Sydney's Marine Technicians awarded for excellence

Published on SBLT Bianca Wise (author), ABIS Tom Gibson (photographer)

Location(s): Fleet Base East, NSW

Topic(s): Navy Engineering, Fleet Support Unit - South East

Navy Engineering Challenge Manager Captain Mick Finlayson RAN (centre), awards a full set of tools to each member of the the winning team of the 2013 Navy Engineering Challenge Marine Technician category at Fleet Support Unit, HMAS Kuttabul. L-R: Petty Officer Scott Giffin, Leading Seaman Jamie Wright, Able Seaman Ashley Davidson and Able Seaman Dean Saffrett. (photo: ABIS Tom Gibson)
Navy Engineering Challenge Manager Captain Mick Finlayson RAN (centre), awards a full set of tools to each member of the the winning team of the 2013 Navy Engineering Challenge Marine Technician category at Fleet Support Unit, HMAS Kuttabul. L-R: Petty Officer Scott Giffin, Leading Seaman Jamie Wright, Able Seaman Ashley Davidson and Able Seaman Dean Saffrett.

The Marine Technician (MT) Champions of the 2013 Navy Engineering Challenge were awarded their prize last week, during a presentation at Fleet Support Unit (FSU) - South East.

With a lightning time of 1:18, a team of four MTs took out the top prize during the national final which was held at the Garden Island Heritage Centre on 4 December 2013.

Petty Officer Scott Giffin, Leading Seaman Jamie Wright, Able Seamen Ashley Davidson and Dean Saffrett were proud to take out the mechanical section of the challenge in its inaugural year.

“We wanted to win and we work well as a team so decided to get together and enter the challenge,” explained LS Wright, “overall we were just aiming to improve ourselves.”

“I think the challenge is a great opportunity. It gets you closer with your work mates, even though when you’re competing you can’t see what they are doing or where they are up to. The best thing is, we’ve got the bragging rights associated with being the first team ever to win the challenge.”

The winning team had a choice between two major prizes, a Sidchrome tool kit valued at $5000 for each member - or an overseas training trip.

“It was hard to coordinate time when we could all make the trip together, so we decided on the individual tool kit each, it’s a great prize, and it means I can work on a lot more things at home,” LS Wright said.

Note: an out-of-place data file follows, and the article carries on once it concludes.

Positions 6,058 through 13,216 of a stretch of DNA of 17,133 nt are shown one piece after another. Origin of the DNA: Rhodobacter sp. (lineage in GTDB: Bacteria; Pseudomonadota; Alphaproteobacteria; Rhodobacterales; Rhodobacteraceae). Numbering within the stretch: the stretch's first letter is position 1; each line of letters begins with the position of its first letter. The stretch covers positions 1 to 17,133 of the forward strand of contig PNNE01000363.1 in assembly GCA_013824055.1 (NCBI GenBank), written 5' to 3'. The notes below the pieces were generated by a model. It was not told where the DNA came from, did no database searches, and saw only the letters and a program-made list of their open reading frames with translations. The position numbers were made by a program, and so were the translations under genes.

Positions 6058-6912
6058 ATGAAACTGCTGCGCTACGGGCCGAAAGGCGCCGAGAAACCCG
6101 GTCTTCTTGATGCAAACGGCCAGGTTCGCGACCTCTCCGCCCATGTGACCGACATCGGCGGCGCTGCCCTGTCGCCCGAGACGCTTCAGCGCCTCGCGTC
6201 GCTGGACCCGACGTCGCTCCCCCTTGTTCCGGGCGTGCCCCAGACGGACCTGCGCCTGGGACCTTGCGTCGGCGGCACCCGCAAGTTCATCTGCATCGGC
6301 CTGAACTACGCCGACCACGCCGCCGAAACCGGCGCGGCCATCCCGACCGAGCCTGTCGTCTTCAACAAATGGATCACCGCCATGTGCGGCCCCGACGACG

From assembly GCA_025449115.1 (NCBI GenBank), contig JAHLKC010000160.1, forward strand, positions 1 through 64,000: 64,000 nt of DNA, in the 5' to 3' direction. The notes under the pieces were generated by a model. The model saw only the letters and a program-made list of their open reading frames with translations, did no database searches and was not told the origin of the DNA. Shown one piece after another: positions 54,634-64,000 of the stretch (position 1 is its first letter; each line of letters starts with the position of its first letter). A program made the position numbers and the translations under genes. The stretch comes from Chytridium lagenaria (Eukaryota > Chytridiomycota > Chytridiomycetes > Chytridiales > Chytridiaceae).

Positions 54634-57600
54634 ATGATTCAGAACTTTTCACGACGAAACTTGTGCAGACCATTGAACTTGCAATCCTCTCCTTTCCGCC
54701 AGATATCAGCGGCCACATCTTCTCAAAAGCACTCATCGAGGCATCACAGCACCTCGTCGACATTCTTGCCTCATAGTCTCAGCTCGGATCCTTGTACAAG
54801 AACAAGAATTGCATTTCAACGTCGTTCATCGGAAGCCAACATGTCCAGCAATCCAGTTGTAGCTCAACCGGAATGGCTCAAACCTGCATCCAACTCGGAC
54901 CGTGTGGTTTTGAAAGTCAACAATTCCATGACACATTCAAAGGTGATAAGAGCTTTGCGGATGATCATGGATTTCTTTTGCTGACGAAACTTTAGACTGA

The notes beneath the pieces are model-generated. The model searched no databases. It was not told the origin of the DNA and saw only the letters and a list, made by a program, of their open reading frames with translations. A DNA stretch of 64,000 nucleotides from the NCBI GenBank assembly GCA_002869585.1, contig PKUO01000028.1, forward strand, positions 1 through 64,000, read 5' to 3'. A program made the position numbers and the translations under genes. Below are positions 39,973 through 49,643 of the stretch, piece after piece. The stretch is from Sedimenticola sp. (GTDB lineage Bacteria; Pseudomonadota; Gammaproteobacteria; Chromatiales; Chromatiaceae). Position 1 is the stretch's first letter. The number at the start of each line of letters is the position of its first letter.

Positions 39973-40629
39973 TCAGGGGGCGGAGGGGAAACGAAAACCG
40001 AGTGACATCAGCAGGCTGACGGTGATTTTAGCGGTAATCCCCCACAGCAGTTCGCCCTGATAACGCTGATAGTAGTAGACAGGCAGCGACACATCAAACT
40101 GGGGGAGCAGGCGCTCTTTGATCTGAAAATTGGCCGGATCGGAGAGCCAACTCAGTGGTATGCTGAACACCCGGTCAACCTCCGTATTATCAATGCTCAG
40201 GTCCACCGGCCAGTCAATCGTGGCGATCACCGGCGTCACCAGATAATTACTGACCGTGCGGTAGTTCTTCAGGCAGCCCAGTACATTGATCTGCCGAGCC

Launched last year, the Navy Engineering Challenge was created to promote teamwork, skill of hand and job planning skills for technical sailors.

The overall challenge consists of three sub-elements to test technical competency, including mechanical, electronics and aviation.

Captain Mike Finlayson, the officer in charge of the Navy Engineering Challenge, said those who compete in the mechanical competition need to perform with not only ability and speed, but planning and teamwork in order to achieve a winning result.

“The MT teams must partially strip down and rebuild a diesel engine in the fastest time possible; they get one practice run with up to six hours and then a timed run which is judged locally by a senior MT.

“Each team competes at a unit level through regional finals with the fastest regional winners competing again at the national final.”

The winning units from the 2013 National Final were FSU-South East, 816 Squadron and FSU-West respectively representing their domains of mechanical, electronics and aviation.

The 2014 Navy Engineering Challenge will kick off this month with regional events to be held through to October and the national final in December 2014.

Imagery is available on the Royal Australian Navy Media Library at http://images.navy.gov.au/S20140430.